“The problem is that their housing is so expensive that they can no longer afford it, and where they can afford housing, they can’t afford to drive to the jobs,” Gloer said. “It’s kind of a double edged sword…Even down where we are on the west end, there are ‘help wanted’ signs everywhere you go.”

Even now, 2,300 children have been classified as homeless or displaced. ”

— Staff Writer James Hindy

People affected by Michael may have survived its initial blow, but will likely succumb to their financial shortcomings and be forced to leave the place they called home for so many years. As if being unemployed and homeless are not big enough obstacles, residents are now also having to deal with a substantial increase in criminal activity.

Last year, Gloer’s main influence for the toy drive began with a man named Mike Jones. ‘Salvage Santa’, a nickname given to Jones by the locals, was known for collecting and fixing bikes and toys year round to donate at Christmastime. Unfortunately, both his house and collected gifts were destroyed by the hurricane, yet with the help of Gloer and two 20-foot-long trucks full of toys, the pair were able to bring the Christmas spirit back into the lives of people who had lost everything.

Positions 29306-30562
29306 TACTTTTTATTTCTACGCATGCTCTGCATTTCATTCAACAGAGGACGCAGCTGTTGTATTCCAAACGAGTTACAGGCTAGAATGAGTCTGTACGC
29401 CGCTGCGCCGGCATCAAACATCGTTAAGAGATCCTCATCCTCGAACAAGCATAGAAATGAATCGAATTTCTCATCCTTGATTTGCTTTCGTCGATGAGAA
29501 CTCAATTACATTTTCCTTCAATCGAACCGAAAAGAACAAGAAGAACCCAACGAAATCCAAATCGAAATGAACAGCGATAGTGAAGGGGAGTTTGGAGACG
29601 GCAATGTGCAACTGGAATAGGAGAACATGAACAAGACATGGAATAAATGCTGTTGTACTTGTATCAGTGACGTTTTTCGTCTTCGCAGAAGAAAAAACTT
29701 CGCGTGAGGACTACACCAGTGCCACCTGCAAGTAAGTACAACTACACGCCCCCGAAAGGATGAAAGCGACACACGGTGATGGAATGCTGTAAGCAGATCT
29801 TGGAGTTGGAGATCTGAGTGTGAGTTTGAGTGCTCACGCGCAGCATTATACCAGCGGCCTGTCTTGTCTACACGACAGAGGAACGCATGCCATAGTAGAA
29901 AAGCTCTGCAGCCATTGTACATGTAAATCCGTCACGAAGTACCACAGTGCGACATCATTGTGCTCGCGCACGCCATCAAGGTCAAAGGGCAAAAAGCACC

“His place got robbed back about three months ago,” Gloer said. “That kind of gave me another mission of [how] we need to help him again because there’s no way he’s going to have enough toys for all the kids that he helps, so we’re going to help replace a lot of those toys that were stolen.”

Robbing toys from homeless children is beyond a cry for help. It is a scream. It may seem like there is little that anybody could do to make a difference, but every dollar, toy, coat, or can of  food has the possibility to bring joy back into the lives of the suffering.  

Even with the roofs that weren’t ripped off, there was still water in the attic, and now you’ve got wet insulation, and that wet insulation has now been sitting there for a year.  Now you have mold.”

— Elaine Holliday

The process of rebuilding has made little headway in the span of a year, and with insurance companies constantly fighting back, conditions of damaged homes are only getting worse. Even residents of Peachtree City are feeling the long-term effects of the hurricane.